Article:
Diabetes symptoms in children

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The Children’s Diabetes Foundation at Denver was established by Mr. and Mrs. Marvin Davis in 1977 in Denver, Colorado as a non-profit organization dedicated solely to the support of research in childhood diabetes and to provide the best possible clinical and educational programs for children with this disease.The Foundation’s mission is to raise funds to support the Barbara Davis Center for Childhood Diabetes where over 6,000 children and young adults from all over the world receive the finest diabetes care available.

When there’s no more insulin in the body, blood glucose levels rise quickly, and these symptoms can rapidly develop:
  • Extreme weakness and/or tiredness.
  • Extreme thirst—dehydration.
  • Increased urination.
  • Abdominal pain.
  • Nausea and/or vomiting.
  • Blurry vision.
  • Wounds that don’t heal well.
  • Irritability or quick mood changes.

Sign 1: Unquenchable thirst

Children with undiagnosed type 1 diabetes may be constantly thirsty. That’s because as their blood-glucose level rises, fluid is pulled from their body tissues. These kids may especially crave sweet, cold drinks.

Sign 2: Frequent urination

What goes in must come out, so it stands to reason that a child who is drinking more will also visit the washroom more. If your kid is taking an unusual number of bathroom breaks, there may be an underlying and serious reason behind it. A younger child who was previously toilet trained at night may start to wet the bed again.

Sign 3: Weight loss

A body that can’t use the energy from sugar may experience muscle mass and fat loss. The weight loss in a child with undiagnosed type 1 diabetes is often described as sudden and rapid.

Sign 4: Lack of energy

Your child may a feel constantly tired or sluggish because she’s not able to turn the sugar in her bloodstream into energy that her muscles and organs can use.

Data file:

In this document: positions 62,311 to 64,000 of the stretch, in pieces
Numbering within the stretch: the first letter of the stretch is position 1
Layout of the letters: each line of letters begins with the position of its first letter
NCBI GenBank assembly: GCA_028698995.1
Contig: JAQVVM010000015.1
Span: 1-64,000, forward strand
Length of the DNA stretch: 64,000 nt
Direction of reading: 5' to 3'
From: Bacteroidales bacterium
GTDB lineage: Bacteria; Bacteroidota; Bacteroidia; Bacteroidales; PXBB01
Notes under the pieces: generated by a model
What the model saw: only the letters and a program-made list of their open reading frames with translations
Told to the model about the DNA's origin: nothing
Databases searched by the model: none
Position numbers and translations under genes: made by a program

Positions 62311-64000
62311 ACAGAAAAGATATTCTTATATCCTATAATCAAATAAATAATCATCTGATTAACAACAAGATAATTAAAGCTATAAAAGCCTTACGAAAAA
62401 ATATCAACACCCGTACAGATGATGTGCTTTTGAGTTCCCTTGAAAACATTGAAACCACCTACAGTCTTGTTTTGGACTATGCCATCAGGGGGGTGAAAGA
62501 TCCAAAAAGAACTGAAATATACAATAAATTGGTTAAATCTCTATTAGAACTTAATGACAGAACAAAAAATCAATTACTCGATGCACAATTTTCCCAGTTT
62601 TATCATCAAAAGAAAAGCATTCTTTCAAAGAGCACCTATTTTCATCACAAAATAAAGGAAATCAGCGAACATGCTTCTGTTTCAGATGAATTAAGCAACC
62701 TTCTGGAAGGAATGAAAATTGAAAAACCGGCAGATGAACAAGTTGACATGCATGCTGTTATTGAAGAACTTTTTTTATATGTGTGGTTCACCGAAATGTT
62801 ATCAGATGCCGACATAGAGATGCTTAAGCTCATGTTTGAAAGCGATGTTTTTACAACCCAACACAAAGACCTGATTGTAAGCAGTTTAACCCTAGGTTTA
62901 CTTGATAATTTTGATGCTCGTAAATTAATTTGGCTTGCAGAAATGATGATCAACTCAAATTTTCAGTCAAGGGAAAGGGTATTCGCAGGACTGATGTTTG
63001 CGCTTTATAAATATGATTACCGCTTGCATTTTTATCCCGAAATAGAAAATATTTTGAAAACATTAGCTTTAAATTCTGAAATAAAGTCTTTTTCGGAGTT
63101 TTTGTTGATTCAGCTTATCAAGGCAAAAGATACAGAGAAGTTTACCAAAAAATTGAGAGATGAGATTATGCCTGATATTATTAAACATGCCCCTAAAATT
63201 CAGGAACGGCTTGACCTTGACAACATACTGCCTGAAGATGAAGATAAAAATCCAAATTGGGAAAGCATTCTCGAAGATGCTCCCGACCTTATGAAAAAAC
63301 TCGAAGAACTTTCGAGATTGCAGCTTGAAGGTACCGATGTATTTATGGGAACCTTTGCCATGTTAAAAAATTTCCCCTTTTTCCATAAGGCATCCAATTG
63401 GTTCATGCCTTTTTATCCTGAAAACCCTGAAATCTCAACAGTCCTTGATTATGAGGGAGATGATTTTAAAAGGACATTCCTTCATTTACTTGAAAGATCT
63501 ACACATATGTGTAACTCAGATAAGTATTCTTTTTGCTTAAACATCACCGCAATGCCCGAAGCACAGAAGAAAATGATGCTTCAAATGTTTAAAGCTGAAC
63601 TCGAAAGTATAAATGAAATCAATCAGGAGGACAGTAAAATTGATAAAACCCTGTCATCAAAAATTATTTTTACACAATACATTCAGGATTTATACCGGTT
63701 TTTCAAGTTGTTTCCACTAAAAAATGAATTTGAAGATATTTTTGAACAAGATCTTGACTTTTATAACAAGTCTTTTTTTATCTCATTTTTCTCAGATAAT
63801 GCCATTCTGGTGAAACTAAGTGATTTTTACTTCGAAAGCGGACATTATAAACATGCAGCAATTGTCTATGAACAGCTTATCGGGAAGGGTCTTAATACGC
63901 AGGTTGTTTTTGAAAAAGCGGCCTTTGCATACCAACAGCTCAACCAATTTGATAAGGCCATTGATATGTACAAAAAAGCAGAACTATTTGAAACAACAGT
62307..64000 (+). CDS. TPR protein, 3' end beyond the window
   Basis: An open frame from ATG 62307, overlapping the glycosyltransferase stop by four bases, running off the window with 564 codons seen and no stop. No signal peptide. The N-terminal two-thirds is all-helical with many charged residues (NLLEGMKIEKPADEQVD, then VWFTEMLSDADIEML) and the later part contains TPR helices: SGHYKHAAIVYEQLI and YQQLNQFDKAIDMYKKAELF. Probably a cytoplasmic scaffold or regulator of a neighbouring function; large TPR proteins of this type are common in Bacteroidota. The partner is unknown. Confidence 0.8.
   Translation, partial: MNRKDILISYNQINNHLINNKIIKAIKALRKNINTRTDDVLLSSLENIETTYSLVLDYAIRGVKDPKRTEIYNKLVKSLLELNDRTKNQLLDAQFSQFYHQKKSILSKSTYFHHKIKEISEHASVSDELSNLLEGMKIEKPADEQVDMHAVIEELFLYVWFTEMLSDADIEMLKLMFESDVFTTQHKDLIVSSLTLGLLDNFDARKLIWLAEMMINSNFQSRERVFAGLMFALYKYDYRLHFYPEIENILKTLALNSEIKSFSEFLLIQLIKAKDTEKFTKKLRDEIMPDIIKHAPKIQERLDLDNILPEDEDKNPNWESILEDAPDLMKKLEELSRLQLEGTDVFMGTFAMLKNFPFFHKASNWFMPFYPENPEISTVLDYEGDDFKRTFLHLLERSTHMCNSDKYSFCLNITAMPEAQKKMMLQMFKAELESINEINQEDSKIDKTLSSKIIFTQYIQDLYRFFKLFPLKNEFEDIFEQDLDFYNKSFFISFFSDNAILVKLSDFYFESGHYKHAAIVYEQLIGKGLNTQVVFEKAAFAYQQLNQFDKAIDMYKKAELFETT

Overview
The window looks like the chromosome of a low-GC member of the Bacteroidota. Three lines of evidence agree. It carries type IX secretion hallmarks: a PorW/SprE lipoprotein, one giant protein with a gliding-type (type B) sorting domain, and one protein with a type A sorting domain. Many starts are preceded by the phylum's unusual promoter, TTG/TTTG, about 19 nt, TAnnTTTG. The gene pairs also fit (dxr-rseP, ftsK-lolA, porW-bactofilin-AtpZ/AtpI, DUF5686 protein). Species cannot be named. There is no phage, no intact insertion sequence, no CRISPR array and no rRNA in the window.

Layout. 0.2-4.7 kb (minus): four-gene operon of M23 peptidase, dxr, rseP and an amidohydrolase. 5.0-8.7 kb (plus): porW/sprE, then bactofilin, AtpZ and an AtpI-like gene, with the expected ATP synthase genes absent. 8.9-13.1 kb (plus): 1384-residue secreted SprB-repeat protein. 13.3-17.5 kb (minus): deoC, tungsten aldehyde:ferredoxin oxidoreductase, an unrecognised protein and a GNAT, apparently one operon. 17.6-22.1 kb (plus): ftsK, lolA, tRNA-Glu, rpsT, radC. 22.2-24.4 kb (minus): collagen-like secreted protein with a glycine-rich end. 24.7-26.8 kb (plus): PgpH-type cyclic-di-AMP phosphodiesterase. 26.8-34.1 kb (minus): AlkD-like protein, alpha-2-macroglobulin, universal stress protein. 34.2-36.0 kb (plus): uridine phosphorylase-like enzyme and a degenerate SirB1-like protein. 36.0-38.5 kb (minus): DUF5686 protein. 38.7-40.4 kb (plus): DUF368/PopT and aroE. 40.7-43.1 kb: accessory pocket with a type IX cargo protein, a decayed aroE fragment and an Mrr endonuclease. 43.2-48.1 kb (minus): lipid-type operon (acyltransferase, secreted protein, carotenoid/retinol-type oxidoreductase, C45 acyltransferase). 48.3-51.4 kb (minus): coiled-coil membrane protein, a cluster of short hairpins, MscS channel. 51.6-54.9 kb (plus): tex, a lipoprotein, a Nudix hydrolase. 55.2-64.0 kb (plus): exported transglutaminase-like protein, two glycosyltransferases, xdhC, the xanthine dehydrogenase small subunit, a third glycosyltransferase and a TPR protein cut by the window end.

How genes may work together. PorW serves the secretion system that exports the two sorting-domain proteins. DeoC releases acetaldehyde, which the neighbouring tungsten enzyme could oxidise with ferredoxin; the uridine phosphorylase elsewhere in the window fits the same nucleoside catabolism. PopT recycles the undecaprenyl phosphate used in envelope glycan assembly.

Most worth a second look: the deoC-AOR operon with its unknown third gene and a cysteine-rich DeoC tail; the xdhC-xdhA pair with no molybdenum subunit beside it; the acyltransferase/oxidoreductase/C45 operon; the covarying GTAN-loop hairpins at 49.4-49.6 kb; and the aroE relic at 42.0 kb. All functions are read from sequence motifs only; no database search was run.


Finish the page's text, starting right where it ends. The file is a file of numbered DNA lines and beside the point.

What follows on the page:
Sign 5: Intense hunger

When a child’s body is deprived of energy due to low insulin, she may experience the feeling of extreme hunger. However, decreased appetite can also be a warning sign, as it’s one of the symptoms of DKA (see sign 8)

Sign 6: Changes in eyesight

A high blood glucose level causes fluid to be pulled from other body tissues, including eye lenses. This may lead to blurred vision or other eyesight problems. However, a young child may not complain to you about it. ‘They don’t know what normal is, the way adults would,’ says Clement. ‘And some of them aren’t even reading yet.’

Sign 7: Yeast infections

Girls with type 1 diabetes may develop yeast infections. A yeast infection in a baby or toddler may show up as very bad diaper rash.

Sign 8: Diabetic ketoacidosis

DKA can happen in a child with undiagnosed diabetes and is a medical emergency. As the body runs out of insulin for breaking down glucose, it starts to burn fat for energy instead. This leads to a buildup of acidic byproducts called ketones. ‘DKA changes the pH of your blood and is a very dangerous condition,’ notes Clement.

Signs your child is in crisis can include vomiting, stomach pain, fast breathing, flushed face, fruity breath odour and fatigue. DKA may progress very quickly and can be fatal. But it’s also preventable. The more that parents, teachers and camp counsellors are aware of the early signs of diabetes in children, the more likely it is that DKA can be averted.

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